Cullen said he expects the public will begin to mobilize and take action, but said he doesn’t expect that action to include civil disobedience.
“We are a long way from that. There are pending court cases, there are many opportunities for peaceful protest before shovels hit the ground …there is a federal election in 2015 and, more immediately, a municipal election in 2014 and this will be a ballot issue,” he said.
“The risks are still the risks and we cannot allow this for ourselves and, more importantly, for future generations.”
Cullen said if he had one message to Stephen Harper and Enbridge, it would be to find a way to back down while there is still time.
“It is ultimately going to be a very destructive thing. They are not going to build the pipeline and they are going to do a lot of damage along the way,” he said.
“This does not lead anywhere good, certainly not for Enbridge or the federal government.”
The Enbridge Northern Gateway Joint Review Panel today recommended the federal government approve the Enbridge Northern Gateway pipeline, subject to 209 conditions.
“Based on a scientific and precautionary approach to this complex review, the Panel found that the project, if built and operated in compliance with the conditions set out in its report, would be in the public interest,” read a statement from the panel.
The Panel’s conditions, which would be enforced by the National Energy Board, include requirements for Enbridge Northern Gateway to develop a marine mammal protection plan, implement the TERMPOL Review Committee recommendations, prepare a Caribou habitat restoration Plan, develop a training and education monitoring plan, prepare an enhanced marine spill trajectory and fate modelling, develop a research program on the behviour and cleanup of heavy oils, conduct pre-operations emergency response exercises and develop an emergency preparedness and response exercise training program.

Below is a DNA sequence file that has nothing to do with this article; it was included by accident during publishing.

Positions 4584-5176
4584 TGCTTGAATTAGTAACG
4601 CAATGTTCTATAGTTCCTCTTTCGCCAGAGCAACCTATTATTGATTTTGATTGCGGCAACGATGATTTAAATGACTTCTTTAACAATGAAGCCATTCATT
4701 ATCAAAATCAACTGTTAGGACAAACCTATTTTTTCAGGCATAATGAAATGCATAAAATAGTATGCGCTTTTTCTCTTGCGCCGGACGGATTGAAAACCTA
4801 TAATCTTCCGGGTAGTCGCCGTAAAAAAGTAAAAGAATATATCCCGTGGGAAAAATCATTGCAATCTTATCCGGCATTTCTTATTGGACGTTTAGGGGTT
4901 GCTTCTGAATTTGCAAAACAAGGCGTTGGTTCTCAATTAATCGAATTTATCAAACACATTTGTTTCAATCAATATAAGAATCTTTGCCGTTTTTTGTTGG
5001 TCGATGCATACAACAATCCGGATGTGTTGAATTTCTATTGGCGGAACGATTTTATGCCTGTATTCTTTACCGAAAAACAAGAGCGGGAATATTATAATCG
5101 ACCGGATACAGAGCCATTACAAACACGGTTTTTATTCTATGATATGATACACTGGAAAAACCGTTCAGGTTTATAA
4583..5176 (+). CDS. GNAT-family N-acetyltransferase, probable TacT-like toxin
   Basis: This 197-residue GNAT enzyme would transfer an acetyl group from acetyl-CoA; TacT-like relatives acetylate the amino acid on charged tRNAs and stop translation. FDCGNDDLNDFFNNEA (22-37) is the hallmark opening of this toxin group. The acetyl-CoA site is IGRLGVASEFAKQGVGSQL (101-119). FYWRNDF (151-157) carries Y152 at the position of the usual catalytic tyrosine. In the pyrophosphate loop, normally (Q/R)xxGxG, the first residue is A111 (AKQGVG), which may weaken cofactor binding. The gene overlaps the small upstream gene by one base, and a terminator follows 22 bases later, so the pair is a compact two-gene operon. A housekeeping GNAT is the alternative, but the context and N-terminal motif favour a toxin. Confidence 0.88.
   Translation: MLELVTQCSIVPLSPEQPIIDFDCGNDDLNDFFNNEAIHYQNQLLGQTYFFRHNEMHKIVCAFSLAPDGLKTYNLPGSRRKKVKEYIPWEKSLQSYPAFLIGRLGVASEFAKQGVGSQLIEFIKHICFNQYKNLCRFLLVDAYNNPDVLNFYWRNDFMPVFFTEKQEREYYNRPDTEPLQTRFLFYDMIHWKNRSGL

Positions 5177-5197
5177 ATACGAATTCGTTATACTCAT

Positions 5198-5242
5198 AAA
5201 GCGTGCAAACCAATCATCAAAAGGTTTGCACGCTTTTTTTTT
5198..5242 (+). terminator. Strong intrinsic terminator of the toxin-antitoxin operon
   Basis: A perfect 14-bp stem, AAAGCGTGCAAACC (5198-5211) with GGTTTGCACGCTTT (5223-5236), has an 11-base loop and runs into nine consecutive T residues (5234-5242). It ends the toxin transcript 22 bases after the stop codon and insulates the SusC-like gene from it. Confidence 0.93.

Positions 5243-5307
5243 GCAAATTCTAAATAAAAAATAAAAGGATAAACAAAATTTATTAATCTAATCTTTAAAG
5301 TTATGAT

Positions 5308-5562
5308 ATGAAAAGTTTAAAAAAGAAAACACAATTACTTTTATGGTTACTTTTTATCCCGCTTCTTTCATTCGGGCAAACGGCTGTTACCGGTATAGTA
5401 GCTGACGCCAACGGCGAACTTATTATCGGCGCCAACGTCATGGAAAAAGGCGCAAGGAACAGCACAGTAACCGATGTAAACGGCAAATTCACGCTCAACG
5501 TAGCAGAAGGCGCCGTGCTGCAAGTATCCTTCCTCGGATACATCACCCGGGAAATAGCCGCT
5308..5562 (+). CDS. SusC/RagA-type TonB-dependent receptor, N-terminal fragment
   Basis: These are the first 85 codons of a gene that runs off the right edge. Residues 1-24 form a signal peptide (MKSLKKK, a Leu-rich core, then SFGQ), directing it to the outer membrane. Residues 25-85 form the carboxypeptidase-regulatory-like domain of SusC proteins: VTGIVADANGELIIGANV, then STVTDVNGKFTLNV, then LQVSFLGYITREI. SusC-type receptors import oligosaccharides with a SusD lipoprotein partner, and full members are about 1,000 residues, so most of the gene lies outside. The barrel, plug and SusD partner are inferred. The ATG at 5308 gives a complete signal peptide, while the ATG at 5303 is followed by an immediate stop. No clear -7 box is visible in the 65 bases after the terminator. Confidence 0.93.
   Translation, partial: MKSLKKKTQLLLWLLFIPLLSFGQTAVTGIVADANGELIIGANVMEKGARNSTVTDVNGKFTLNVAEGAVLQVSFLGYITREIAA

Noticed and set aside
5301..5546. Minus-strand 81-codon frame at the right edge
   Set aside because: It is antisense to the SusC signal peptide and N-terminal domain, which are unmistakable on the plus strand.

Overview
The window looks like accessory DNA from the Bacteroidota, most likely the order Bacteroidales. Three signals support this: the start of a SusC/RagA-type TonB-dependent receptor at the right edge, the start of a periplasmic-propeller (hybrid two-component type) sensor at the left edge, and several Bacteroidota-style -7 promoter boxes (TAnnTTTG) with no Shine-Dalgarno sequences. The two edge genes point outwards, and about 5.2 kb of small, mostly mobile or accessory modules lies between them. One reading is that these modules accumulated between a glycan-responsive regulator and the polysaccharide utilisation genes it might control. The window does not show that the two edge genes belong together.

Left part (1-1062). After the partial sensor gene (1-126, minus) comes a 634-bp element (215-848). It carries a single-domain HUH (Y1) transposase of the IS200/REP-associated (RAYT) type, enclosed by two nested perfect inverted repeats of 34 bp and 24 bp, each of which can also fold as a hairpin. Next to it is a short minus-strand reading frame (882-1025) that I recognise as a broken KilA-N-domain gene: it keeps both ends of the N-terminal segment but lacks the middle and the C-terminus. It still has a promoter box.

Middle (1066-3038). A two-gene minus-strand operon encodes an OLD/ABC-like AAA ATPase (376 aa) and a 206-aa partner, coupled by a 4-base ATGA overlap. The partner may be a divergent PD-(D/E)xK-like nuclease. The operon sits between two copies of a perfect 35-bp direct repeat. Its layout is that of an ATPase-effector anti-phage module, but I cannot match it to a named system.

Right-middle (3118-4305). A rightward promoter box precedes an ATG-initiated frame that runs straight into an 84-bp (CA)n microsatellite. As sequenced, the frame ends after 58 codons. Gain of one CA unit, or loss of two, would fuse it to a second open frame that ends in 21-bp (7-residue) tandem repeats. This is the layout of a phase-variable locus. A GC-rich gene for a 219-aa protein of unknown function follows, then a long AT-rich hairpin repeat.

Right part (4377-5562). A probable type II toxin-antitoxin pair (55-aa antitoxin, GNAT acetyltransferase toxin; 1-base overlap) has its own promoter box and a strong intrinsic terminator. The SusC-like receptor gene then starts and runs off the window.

The Panel found that “opening Pacific Basin markets is important to the Canadian economy and society.” The Panel also found that “the project would bring significant local, regional, and national economic and social benefits”.
The federal Cabinet now has 180 days to approve or reject the panel’s recommendation. Federal Natural Resources Minister Joe Oliver said he encouraged people to see for themselves what the report says.
“Now that we have received the report, we will thoroughly review it, consult with affected Aboriginal groups and then make our decision. We also encourage everyone with an interest to take the time and review the report,” he said.
“Our Government will continue to improve the safe transportation of energy products across Canada. No project will be approved unless it is safe for Canadians and safe for the environment.”
Look for reaction to the panel’s report throughout the day here at thenorthernview.com
~With files from Cameron Orr